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#75951 - 01/15/04 05:52 PM egg laying in winter
Leeann Offline
New Egg

Registered: 01/15/04
Posts: 9
Loc: Pennsylvania
I got my first batch of chickens this September.
My hens were laying pretty good, but now of course they've stopped. Is this because of the shorter days or because of the cold? And if you feed your hens more than laying pellets or mash...such as corn and scraps...make them lay less often or quit altogether?

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#75952 - 01/15/04 06:41 PM Re: egg laying in winter
Anonymous
Unregistered


OK. Some breeds lay during the winter - I think Rhode Islands are one example. If chooks get fat, they also stop laying. There is no reason for your chooks to stop laying (other than moulting during darker months) if you feed them sufficient shell grit, layer pellets and food scraps.

I'm sure that they'd be moulting - shorter days brings this about. Chooks lay best during Spring and Summer. Don't worry, if you feed them properly, they're likely to just be moulting for a few months, and they'll be back to laying when days lengthen.

If you try lighting your pen during Winter at times when it is usually light during summer, they'll think it's summer all year round and lay pretty well all year round.

It's good to feed chooks scraps, just not many fatty ones.

GOOD LUCK!
Brett. laugh

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#75953 - 01/16/04 04:32 AM Re: egg laying in winter
Anonymous
Unregistered


My red has stopped laying. I hear of other nerby chicken people not getting any eggs either. Yes winter plays a role in egg lay. It even states that in the Storey's Guide To Raising Chickens, written by Gail Damerow

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#75954 - 01/17/04 03:52 AM Re: egg laying in winter
Anonymous
Unregistered


I was at my inlaws last night. They have about 18 layers. They are down to four eggs a day and they have excellent layers. In the warmer months they are loaded with eggs that I do know.

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#75955 - 01/17/04 07:29 AM Re: egg laying in winter
CJR Online   content
Coop Master

Registered: 07/16/02
Posts: 8489
Loc: Montana
One reason that the cold weather may mean few or no eggs is water consumption. Hens have to drink a certain amount of water to continue egg production, and when it is very cold, sometimes water is frozen when they want to drink. And they do not or cannot drink enough water if the water is very cold, to continue production. And lack of water can delay startup of laying again for a long time, even when temperatures go back up and water is always available.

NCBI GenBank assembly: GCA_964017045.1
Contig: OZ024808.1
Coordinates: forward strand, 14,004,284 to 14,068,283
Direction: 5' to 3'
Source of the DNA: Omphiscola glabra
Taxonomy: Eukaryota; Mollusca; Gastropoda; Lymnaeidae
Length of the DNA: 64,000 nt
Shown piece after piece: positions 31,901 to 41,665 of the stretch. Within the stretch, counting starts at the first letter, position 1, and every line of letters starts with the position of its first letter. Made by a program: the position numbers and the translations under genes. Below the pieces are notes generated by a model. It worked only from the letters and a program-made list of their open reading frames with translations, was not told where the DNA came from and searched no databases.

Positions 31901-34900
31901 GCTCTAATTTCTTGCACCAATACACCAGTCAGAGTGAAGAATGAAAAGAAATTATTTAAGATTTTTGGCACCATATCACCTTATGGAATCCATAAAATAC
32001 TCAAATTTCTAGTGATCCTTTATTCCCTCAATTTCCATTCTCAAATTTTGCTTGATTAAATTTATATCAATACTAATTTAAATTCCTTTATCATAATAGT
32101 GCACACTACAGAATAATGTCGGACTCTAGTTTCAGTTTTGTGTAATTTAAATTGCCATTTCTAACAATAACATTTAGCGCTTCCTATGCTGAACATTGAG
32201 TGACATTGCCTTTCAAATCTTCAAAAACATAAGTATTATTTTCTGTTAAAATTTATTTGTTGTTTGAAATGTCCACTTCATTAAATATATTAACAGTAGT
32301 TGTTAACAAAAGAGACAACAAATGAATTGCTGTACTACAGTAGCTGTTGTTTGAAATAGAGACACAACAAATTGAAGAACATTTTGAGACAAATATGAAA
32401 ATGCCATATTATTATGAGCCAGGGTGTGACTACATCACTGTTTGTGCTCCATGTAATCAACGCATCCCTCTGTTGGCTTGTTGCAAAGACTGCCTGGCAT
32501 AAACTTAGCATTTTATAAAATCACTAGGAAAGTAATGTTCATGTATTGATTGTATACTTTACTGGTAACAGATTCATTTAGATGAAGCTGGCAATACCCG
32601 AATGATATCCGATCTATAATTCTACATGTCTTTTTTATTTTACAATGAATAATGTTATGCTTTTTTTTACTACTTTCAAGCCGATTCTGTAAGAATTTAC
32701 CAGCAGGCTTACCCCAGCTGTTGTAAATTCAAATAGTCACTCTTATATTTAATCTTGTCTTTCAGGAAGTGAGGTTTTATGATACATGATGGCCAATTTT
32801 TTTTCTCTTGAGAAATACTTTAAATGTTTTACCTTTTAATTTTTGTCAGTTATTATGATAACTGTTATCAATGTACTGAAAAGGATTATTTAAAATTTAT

Same is true of hot summers, if the hens are left without water--can mean no eggs, and maybe none for a long time after the empty waterer is kept refilled.

Keeping chickens can be very labor intensive!

CJR

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#75956 - 01/17/04 06:26 PM Re: egg laying in winter
Anonymous
Unregistered


Laying eggs is linked to the hours of light. Egg production goes down when the days get shorter. If you put a light in the coop that gives them a total of 14 hours of light, they will start laying again. I put heat lamps in my coops 2 weeks ago and my egg production has gone from 3 eggs a day to 18!! The temp doesn't matter as long as they have food and water. Temps have been in the single digits where I live. Flossie

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#75957 - 01/18/04 05:22 AM Re: egg laying in winter
Anonymous
Unregistered


We will see CJR and Flossie. I have a good laying red who stopped after News Year. She now has an unlimited supply of fresh water that will never freeze (heat probe) and she is feed free choice and has 15 hours of light per day (artificial & actual daylight). The temps have moderated from well below zero for over a week to just below 30 degree's. I am hoping in a week or two things will look up. smile

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#75958 - 01/18/04 08:19 AM Re: egg laying in winter
CJR Online   content
Coop Master

Registered: 07/16/02
Posts: 8489
Loc: Montana
You should be in good shape again soon. BUT, there is always an IF. Suddenly giving the extra light is a shocker that will take adjustment for the bird's internal "clock". The water alone, may make some difference. And any interruption, such as not drinking ENOUGH water while it was cold, can cause a delay in getting the system back in working order. Interruptions can also trigger moult before resuming laying So you are doing what you can--and let's hope you will be getting those eggs again soon!! Hens are complex creatures, and we take them pretty much for granted, sometimes--CJR

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#75959 - 01/19/04 04:07 AM Re: egg laying in winter
Anonymous
Unregistered


Thanks CJR. I also cant wiat to get my new chicks in the spring smile

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